|Festival IN Myanmar ## Tapoutew (Tabo-dwe)
|The Harvest Festival
Come Tabo-dwe (February), the eleventh month of the
Myanmar calendar, the Myanmar have the harvest festival. All products of
the farm and garden are made into htamane, a concoction of glutinous
rice, coconut slices, sessamum seeds, peanuts and generous amount of
Among the Myanmar, there is a custom which is called
'top priority for those to whom respect is due'. It is best illustrated
today in small towns and villages where rice is cooked in earthen pots with
humped lids and the cooked rice has a peaked shape in the top is crown of rice
is reserved for offering to monks and senior relatives and the household
shrine. If a Myanmar comes by a rare delicacy, he would set aside a portion,
however small, for "top priorities". The rarer the food, the
more care he takes to do so.
Among the agrarian people in the country it is
customary to set aside the first and the choicest products of the farm or
garden for alms giving. Hence the tradition of making htamane, which
includes most of the fruits of the land.
Htamane feast is either celebrated communally
or done in the private circle of family and friends. But with the Myanmar whose
way of life includes 'extended families' it is always a fairly large
gathering. The nature of the feast is such that it needs lots of helping
hands. There is such a lot of work to do and there is no dearth of
willing hands to help.
Even in family celebrations the harvest festival calls
for a lot of people to rally round to do the chores. Girls do the winnowing of
the rice grain. This done with flat circular bamboo trays. Each girl had
a tray half filled with rice grains. She holds the tray with both hands,
one on each end, so that her hands stay on the two opposite points of the
circular shape. This position in important, because the next movement is
to toss the grains up in the air and catch them again on the while most of the
dust and trash are blown away in the wind. Then she rolls the grains in
the tray so that the trash will separate itself from the highest from of
Since winnowing is for experts, the less talented
might try their hand at shelling peanuts. They are put in a flat bamboo
tray and a fair-sized bottle is rolled over them to remove the husks.
Then the tray is made over to the expert winnower to do away with the
husks. Since separating the husks from the seeds is not so difficult as
winnowing the small rice grains, some girls might try the tossing and rolling
themselves. This is good apprentice training fro future expert winnowers.
Boys and men tear away the fibers of coconuts, which
sometimes have to be taken down from palms soaring up to twenty to thirty
feet. The bare cylindrical trunk is none too easy to climb. It is
an exciting thing to watch men with ropes and knives go up the palm, and from a
precarious foot hold, tie a rope to the bunch is slowly slid down to the ground
where eager hands await to receive the prize.
Now to break open the coconuts, the first step is to
tear away the fibers. The built-in defence which Mother Nature has
provided for her rare delicacy does not easily yield to human hands. Not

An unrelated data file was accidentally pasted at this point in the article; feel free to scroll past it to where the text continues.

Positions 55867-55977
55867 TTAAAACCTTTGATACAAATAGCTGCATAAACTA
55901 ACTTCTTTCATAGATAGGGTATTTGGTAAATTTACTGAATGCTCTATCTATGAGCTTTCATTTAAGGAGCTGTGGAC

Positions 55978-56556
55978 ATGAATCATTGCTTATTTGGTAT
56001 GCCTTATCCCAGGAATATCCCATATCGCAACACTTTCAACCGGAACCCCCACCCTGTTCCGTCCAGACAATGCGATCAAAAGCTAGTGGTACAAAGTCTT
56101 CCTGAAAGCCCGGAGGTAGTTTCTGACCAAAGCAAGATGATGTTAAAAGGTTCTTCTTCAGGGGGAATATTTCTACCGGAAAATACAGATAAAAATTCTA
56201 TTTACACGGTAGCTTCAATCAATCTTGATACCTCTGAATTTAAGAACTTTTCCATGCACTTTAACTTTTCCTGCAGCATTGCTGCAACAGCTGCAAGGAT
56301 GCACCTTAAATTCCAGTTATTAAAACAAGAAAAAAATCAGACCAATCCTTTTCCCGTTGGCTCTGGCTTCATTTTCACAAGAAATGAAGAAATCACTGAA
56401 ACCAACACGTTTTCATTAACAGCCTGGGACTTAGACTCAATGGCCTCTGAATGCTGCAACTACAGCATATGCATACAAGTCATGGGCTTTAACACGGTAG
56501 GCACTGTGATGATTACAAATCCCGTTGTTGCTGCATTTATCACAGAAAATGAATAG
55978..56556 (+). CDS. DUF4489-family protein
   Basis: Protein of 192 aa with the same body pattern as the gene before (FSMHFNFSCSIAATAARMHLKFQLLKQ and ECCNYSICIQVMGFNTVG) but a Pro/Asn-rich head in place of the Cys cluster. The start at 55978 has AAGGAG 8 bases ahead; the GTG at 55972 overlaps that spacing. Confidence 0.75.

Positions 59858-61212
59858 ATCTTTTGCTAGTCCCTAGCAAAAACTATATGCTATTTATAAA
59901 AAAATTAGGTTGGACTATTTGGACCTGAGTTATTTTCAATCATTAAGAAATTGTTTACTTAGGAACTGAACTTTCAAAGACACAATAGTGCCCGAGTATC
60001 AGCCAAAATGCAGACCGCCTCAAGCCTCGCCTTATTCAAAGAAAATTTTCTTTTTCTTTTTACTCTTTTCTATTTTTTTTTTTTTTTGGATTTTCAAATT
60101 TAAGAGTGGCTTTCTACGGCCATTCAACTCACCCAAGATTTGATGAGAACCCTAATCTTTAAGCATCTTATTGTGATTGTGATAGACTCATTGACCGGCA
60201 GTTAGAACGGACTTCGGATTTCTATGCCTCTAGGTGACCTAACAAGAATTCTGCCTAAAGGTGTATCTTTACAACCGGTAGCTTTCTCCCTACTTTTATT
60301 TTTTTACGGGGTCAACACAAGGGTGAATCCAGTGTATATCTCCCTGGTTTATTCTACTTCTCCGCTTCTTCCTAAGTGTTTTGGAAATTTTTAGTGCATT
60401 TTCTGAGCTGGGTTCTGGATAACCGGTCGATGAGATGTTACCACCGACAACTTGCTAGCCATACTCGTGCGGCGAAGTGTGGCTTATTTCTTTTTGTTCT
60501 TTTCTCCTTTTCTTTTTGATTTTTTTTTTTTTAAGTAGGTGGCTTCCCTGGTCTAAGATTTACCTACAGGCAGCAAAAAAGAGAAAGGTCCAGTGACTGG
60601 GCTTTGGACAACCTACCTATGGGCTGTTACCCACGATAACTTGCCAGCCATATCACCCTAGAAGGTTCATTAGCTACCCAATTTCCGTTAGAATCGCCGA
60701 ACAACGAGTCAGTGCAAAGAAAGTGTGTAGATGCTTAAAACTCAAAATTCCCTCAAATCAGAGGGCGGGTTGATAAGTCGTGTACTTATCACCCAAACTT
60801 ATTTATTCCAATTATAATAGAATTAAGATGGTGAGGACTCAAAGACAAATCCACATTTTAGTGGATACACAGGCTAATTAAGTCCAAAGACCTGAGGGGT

only brute stength, but also an understanding of the intricate ways the fibers
are interwoven is required.
At long last the shell appears, but go slow,
please. Do not spoil the shape. The shape must be in a condition
that could be sliced on the carpenter's plane leaving minimum scraps. The
clear sweet milk inside is shared by the deserving workers.
Menwhile, a giant concave iron pot is put over the
fireplace, a pit dug in the ground for the purpose. with huge logs
blazing fire underneath, the oil in the iron pot sizzles and shredded ginger is
the first to go in, followed by glutinous rice which had been soaked in water.
A large cauldron of water boiling in another dug-out
fireplace is kept ready to be added to the glutinous rice cooking in the
pot. Hot water is added slowly in small portions, stirring the mixture as
things go along. When the rice is soft enough and there is no water left,
the pot is removed from the fire.
The glutinous rice in the pot is soft and pliant with
oil oozing out. The big pot is secured with bricks and stones, its base
begin to stir the rice, crushing it between the ladles. Even as they stir
and crush, the rice gets sticker, so they have to use not only strength but
skill to make the coagulate mass yield to the ladles.
After some time of vigorous stirring and crushing,
people come round to add slices of coconut and peanuts, slowly and in small
portions to make the whole thing a good mixture. By this time crushing
and stirring can no longer be done by two men; another pair is called in.
Now two men are at the top end of the ladles while the other two take hold of
the lower ends. Those at the top end guide the movement while the two at
the base exert all their strength to bring the mass of glutinous rice together
between the ladles so that they are thoroughly crushed.
Sessamum seeds are added last. This
last portion does not call for strength, but it needs skill, so they say.
While others are pitting their might to stir and crush and mix the glutinous
rice and other ingredients, the one who 'spreads the sessamum seeds' sits
by, sprinkling the seeds by handfuls at regular intervals. The blend and
the flavour and the taste of the htamane depends on the art of the
sessamum seed sprinkler--so it is claimed by the seesmum seed sprinkler.
'Sprinkling seeamum seeds' is Myanmar idiom not meant,
I am afraid, to describe some commendable work, but to disparage something
people do only after others have done the dirty work.
Come to think of it, I am, perhaps doing the same
thing. Whatever participation I have ever had in the harvest festival is
may appreciation of htamane and the propagation of the creed. I am
sprinkling sessamum deeds; figuratively, by writing this piece. This goes
to show that the pen is mightier than the giant ladles that stir and crush the htamane.